Prevalence and factors associated with gambling disorder among Kenyan university students involved in sports betting
Ogachi, Fabio M.
Mvungu, Eunice Njeri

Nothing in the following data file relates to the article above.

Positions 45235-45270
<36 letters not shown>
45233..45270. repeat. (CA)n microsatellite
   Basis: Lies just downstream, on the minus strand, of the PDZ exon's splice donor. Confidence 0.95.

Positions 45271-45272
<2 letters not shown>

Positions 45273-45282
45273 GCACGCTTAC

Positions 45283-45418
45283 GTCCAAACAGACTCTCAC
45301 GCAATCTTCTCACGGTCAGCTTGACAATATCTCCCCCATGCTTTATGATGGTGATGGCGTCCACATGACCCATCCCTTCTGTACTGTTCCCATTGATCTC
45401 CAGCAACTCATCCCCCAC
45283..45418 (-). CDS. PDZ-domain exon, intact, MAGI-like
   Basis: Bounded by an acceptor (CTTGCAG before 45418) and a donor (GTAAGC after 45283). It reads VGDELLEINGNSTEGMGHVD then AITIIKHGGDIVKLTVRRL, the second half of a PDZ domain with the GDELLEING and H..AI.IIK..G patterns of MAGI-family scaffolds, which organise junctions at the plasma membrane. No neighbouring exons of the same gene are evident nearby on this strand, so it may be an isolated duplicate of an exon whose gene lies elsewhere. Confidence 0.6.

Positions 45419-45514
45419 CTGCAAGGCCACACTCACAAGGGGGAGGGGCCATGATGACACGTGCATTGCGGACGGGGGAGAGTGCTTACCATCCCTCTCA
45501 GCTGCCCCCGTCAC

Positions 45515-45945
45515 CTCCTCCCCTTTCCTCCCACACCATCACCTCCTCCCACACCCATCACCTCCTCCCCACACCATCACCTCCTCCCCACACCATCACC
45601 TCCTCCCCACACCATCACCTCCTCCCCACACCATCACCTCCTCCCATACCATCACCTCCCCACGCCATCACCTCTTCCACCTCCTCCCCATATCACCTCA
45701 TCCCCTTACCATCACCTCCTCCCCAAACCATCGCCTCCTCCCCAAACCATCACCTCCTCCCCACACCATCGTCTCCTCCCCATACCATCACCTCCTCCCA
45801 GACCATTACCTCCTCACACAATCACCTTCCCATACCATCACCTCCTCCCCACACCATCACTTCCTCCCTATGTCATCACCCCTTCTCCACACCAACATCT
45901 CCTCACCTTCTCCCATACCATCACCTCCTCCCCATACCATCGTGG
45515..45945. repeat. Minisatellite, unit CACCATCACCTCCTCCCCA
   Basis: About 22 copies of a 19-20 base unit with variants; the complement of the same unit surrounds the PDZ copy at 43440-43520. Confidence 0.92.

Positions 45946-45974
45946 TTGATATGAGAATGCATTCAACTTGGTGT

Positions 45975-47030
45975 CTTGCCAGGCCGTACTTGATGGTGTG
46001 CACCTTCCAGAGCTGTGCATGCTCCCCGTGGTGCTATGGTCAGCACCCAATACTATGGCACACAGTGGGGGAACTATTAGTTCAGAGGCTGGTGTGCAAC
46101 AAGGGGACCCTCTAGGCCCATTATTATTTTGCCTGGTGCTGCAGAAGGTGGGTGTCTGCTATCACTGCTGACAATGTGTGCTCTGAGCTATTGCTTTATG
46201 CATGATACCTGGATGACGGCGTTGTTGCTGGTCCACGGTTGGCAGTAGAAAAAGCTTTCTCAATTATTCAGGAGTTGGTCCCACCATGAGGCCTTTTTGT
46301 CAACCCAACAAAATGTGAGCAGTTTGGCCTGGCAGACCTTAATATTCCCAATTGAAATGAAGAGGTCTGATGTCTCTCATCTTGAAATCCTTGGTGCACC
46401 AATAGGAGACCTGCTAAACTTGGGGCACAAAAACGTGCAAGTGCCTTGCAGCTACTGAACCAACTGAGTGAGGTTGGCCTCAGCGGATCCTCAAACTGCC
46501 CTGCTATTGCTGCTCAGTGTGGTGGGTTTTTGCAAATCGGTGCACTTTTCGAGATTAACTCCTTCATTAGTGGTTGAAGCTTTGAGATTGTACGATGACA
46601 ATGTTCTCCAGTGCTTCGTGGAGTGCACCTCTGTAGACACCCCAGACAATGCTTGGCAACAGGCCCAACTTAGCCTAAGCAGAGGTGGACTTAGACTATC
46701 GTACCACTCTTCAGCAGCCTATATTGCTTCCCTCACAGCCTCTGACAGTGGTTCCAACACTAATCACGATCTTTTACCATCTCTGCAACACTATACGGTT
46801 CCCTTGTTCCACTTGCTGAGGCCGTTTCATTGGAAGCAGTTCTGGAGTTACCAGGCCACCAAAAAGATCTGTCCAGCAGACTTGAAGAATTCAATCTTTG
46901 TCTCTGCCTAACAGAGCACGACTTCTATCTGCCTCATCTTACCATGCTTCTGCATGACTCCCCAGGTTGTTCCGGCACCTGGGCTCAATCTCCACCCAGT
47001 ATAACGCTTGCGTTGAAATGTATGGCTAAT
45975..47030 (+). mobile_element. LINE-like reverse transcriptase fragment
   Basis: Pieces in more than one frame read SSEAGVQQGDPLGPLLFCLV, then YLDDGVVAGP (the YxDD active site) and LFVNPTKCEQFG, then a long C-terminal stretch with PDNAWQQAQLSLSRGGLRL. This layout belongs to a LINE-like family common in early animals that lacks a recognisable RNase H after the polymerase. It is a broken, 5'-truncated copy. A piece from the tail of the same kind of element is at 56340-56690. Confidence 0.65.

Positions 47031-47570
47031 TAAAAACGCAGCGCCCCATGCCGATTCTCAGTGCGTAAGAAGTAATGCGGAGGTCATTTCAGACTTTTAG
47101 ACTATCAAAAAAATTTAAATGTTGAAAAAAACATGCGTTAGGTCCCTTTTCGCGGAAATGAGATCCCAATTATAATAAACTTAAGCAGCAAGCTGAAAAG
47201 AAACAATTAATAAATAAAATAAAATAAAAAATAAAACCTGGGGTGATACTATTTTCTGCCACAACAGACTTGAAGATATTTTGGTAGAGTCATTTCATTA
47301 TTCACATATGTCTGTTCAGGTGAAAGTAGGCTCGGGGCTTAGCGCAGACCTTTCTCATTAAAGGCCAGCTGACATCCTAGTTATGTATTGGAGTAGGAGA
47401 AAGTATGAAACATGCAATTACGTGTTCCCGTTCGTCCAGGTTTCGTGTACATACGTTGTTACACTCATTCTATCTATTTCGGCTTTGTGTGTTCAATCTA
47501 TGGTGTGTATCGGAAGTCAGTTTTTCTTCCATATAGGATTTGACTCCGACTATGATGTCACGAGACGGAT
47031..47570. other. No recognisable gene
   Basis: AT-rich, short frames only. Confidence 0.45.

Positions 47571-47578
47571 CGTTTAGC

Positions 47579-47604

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With the high uptake of sports betting among young people especially university students, it is inevitable that some of them will experience adverse effects associated with gambling disorder. This study sought to determine the prevalence of gambling disorder among university students who engage in sports betting and describe the factors associated with gambling disorder. A crosssectional survey was conducted among 228 students from one large private university in Kenya. Data was collected using a questionnaire developed based on the DSM-V criteria for gambling disorder and included items that measured gambling frequency and typical amount placed per bet. The results revealed that 69.3% of the participants were disordered gamblers, 68.9% gambled more than once in a week while 56.6% typically placed bets of between 50 to 100 Kenyan shillings. The study also found that frequency of gambling predicted gambling disorder while typical amount placed per bet did not. Findings also showed that many university students who gamble experience adverse effects as a result of disordered gambling and that there is need to develop policies and interventions aimed at reducing risk and harm associated with gambling disorder.